The Charlottetown Conference was held in Charlottetown, Prince Edward Island for representatives from the colonies of British North America to discuss Canadian Confederation. The conference took place between 1 and 9 September 1864.
The conference was originally planned as a meeting of representatives from the Maritime colonies: Nova Scotia, New Brunswick and Prince Edward Island. Newfoundland agreed with the movement, but was not notified in time to take part in the proceedings. Britain encouraged a Maritime Union between these colonies, hoping that they would then become less economically and politically dependent on the Crown, and ovide for greater economic and military power for the region in light of the American Civil War. However, another colony, the Province of Canada, comprising present-day Ontario and Quebec, heard news of the planned conference and asked that the agenda be expanded to discuss a union that would also include them. In August 1864 Newfoundland also asked to be allowed to attend the conference, but by then it was too late to change the plans.
Coincidentally there was a circus in Charlottetown during the conference, and it was much more interesting to the majority of the population. There was no one working at the public wharf at the foot of Great George Street when the Canadian delegates arrived on the steamship SS Victoria, so Prince Edward Island representative William Henry Pope had to handle receptions by himself, including rowing out to greet the new arrivals. The Canadian delegates stayed each night on board the SS Queen Victoria, as circus-goers and the Maritime delegates had taken up the accommodations in town.
The majority of the conference took place at the colony's legislative building, Province House, although some social functions were held at Government House, the home of the colony's Lieutenant Governor.
The conference began on Thursday September 1 with a banquet for the delegates. Parties and banquets were held each night after the day's discussions had ended, except for Sunday September 4, when they did not meet. The representatives from the Province of Canada dominated the conference, overshadowing the concerns of the Maritimes, and laying out foundations for the union that benefited them the most. Four of the first five days were spent outlining the Canadian position, and the Maritime representatives did not discuss their own plans until September 6 and 7. One Canadian delegate, George Brown, spent two days discussing the details of the proposed constitution, which would keep Canada within the British Empire.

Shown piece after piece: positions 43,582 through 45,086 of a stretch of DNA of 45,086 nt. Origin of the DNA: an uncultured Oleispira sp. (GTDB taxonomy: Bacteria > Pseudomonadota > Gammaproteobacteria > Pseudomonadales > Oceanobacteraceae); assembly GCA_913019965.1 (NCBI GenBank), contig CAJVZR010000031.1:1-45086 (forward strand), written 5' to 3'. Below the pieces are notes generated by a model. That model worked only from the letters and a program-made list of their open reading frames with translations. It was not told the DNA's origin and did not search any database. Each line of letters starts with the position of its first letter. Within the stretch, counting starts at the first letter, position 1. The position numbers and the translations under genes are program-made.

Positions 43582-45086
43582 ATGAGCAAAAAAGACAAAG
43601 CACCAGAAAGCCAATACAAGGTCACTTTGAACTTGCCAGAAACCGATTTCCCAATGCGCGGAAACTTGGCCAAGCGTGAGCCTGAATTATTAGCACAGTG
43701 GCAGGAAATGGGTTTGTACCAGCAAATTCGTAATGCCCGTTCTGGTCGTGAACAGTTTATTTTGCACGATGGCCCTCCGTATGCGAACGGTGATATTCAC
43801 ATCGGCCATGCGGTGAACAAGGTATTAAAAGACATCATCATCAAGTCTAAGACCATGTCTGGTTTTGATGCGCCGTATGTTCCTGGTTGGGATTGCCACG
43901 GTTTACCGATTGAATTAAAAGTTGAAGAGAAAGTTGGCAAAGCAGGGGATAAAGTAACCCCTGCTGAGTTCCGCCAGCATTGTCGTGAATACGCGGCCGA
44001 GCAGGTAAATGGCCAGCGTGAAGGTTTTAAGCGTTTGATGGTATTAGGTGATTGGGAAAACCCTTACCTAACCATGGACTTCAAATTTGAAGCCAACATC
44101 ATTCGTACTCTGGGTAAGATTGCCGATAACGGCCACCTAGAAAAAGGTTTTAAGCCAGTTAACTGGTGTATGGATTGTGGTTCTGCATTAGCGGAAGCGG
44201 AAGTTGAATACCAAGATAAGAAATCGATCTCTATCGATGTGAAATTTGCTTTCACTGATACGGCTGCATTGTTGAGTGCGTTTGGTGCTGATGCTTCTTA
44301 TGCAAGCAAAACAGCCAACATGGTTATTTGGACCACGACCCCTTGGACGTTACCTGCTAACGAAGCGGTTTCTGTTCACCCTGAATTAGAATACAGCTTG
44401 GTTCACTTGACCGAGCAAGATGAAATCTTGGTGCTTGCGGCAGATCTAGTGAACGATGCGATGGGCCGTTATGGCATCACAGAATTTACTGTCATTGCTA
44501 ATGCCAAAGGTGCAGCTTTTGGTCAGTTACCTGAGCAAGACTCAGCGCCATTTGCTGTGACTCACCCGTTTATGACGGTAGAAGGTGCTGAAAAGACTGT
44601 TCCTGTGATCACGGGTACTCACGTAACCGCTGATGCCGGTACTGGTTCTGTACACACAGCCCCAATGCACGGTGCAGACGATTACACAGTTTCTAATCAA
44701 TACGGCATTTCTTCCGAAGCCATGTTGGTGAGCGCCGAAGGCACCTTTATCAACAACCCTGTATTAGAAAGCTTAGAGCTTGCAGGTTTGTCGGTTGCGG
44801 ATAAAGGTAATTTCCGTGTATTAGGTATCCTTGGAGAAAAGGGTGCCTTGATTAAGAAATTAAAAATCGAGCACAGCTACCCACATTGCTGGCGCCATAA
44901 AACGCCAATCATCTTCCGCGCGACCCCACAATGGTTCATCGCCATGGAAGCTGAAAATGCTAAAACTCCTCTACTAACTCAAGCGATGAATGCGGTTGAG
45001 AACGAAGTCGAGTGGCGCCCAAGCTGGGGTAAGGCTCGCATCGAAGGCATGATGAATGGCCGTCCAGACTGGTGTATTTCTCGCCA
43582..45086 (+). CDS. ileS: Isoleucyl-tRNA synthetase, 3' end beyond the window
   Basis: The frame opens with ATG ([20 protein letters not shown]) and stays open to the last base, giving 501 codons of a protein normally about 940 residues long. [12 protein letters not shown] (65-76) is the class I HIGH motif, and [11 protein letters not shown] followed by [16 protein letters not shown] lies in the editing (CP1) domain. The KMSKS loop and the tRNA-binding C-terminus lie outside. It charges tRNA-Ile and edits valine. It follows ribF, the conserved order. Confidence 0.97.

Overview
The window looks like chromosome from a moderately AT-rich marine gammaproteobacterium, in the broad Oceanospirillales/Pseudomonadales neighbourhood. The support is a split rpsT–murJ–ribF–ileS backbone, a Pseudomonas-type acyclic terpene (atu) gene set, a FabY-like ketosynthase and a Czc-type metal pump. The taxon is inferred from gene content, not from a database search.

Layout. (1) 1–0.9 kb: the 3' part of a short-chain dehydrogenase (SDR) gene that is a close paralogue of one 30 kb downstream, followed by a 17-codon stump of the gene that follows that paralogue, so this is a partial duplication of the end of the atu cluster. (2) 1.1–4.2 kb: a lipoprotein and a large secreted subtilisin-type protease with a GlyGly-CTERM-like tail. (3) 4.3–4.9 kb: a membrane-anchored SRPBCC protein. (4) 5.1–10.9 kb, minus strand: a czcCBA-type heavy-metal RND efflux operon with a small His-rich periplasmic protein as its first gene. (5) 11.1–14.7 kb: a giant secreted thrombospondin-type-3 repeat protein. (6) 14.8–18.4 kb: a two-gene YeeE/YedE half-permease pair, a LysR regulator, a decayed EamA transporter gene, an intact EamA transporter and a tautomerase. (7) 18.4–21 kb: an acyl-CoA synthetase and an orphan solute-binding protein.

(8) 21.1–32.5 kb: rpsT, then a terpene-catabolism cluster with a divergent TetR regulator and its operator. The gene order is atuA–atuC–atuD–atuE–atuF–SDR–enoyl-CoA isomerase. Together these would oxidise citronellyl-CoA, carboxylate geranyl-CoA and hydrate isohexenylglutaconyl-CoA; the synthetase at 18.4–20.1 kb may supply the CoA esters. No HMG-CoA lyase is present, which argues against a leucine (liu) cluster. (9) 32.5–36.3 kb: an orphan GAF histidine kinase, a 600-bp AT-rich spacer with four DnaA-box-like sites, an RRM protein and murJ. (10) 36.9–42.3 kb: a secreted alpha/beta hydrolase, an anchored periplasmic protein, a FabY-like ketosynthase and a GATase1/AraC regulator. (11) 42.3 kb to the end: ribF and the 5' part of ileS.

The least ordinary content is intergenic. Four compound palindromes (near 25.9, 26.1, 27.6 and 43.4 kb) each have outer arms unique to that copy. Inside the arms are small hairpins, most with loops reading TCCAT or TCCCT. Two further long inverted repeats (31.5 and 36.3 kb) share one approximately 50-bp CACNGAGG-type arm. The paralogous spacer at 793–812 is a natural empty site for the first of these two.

Most of the Maritimes were convinced that a wider union including the Province of Canada would also be beneficial to them; Prince Edward Island was unsure, however, and very much against confederation. The delegates also believed that union could be achieved within a few years, rather than in an undefined period in the future as they had originally planned.
The conference concluded on Wednesday September 7, but the representatives agreed to meet again the next month in Quebec City (see Quebec Conference). A ball was also held on September 8, after which the delegates returned home.
Hewitt Bernard was the recording secretary at the conference, at the request of John A. Macdonald.
|This article needs additional citations for verification. (March 2010)|
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- Charlottetown Conference of 1864
- Canadian Confederation, a virtual museum exhibition at Library and Archives Canada